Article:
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Prog Folk • South Africa

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Hawk biography
Relatively unaware from the rest of the planet, South Africa apparently had their own rock scene in which a few groups evolved in the scope of ProgArchives, the first being Freedom Children and here, Hawk. Indeed the apartheid was an important factor running the country and the generally well-respected boycott made that a few artistes left the country (ie: Manfred Mann), but others remained and fought the Apartheid in their own manner. Whether Hawk really did so is anyone's guess, but the strong black African music sprinkled all over their music does give a hint they did. Hawk was a group that was apparently managed from afar by Lonstain, but the problems were numerous between artistes and producers.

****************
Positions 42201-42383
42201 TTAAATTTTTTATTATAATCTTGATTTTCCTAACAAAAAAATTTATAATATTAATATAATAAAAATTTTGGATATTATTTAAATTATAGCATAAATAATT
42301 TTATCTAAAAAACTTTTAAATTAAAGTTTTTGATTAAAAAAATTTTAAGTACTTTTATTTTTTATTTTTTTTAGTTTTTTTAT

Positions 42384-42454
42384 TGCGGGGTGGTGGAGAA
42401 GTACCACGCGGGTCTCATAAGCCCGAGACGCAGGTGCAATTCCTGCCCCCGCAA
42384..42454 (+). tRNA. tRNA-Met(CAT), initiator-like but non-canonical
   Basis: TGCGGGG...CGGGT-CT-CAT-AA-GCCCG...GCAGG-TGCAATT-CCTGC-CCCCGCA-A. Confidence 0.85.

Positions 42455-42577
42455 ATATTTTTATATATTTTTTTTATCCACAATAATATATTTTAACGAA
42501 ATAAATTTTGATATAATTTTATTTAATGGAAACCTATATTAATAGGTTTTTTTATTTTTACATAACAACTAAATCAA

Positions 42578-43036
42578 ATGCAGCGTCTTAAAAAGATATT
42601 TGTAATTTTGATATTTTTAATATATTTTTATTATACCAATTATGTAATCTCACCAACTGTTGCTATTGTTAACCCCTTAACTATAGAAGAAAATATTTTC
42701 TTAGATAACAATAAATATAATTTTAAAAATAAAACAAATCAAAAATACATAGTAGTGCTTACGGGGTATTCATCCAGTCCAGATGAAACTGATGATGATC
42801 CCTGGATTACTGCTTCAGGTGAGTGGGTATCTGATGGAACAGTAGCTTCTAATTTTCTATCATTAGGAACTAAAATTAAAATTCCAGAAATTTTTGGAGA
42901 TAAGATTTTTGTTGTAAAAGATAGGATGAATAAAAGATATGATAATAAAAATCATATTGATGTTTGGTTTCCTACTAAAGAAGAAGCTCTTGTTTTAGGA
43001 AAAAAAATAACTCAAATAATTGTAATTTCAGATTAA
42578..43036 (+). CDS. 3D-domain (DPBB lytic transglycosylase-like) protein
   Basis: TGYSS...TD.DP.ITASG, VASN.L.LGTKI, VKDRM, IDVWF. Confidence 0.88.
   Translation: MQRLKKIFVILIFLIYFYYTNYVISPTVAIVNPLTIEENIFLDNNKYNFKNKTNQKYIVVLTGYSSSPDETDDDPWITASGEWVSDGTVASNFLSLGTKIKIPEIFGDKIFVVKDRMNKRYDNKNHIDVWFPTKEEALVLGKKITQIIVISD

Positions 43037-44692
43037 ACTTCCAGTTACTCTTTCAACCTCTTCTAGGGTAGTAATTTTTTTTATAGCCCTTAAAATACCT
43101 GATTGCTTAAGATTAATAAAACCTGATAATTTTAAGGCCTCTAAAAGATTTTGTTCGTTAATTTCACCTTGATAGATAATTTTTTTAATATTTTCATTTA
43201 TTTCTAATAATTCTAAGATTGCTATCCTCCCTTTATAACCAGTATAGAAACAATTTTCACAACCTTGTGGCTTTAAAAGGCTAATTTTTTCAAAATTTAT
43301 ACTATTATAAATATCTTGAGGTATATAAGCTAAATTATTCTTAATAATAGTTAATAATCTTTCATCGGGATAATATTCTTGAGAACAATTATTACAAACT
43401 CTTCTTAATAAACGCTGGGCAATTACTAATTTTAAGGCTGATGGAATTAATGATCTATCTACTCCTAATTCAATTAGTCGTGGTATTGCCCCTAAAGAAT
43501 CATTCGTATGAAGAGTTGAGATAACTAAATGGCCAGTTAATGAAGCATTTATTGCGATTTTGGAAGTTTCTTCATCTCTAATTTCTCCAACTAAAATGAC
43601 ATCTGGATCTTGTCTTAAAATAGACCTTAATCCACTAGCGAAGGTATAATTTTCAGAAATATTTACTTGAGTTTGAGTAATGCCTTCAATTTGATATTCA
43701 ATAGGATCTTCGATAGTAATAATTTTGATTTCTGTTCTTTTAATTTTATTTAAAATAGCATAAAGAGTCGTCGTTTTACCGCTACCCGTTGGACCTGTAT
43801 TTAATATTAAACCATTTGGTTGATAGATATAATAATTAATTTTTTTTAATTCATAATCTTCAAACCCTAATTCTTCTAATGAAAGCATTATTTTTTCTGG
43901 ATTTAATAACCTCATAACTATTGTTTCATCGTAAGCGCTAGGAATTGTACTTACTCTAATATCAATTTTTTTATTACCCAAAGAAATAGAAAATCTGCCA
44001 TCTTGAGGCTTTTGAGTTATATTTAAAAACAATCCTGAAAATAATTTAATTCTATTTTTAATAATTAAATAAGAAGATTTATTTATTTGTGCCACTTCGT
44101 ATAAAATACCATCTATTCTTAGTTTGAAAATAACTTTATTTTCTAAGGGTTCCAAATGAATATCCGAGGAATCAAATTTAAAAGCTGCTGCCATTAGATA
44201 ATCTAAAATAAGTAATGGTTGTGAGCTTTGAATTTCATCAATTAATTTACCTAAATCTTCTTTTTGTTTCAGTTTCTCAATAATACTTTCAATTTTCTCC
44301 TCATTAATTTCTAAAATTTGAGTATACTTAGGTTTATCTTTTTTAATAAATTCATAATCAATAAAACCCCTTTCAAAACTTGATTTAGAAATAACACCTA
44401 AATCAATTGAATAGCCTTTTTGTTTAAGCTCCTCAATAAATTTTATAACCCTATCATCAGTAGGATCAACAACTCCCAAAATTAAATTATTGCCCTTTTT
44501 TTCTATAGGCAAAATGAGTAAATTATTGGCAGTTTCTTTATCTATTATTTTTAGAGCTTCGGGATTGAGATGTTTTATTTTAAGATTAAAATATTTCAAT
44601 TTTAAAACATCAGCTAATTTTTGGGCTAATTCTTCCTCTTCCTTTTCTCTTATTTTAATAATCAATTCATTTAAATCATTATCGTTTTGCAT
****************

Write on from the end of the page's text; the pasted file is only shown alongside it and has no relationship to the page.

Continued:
The Johannesburg quintet was formed Dave Ornelias (ac guitar, vocals) and Keith Hutchinson (winds & Kb) and comprised also guitarist mark Khan, bassist Richard Johnson and drummer Braam Malherbe (most likely a descendant of Huguenot, but no relation to the great Didier). The five musicians studied African music throughout a few trips and guest in their rented farm in the outskirts of the city. Apparently the group managed quite a live success based on their song Africa Day, then went on to record it along with more songs to make up their first album called after their success piece, that survived the apartheid Regime's censorship rules.

Playing more concerts, the management were often not forwarding the money and by the time the group was readying its second album Africa, She Can Cry Too, the management enforced a line-up change where keyboardist/saxFflurteman Hutchinson and bassist Johnson were given their walking papers. The second album was a very different thing altogether, and the band was apparently able to tour Europe to good acclaim, but to little rewards financially or musically. The group disbanded a while after returning to the country, then reformed a few years later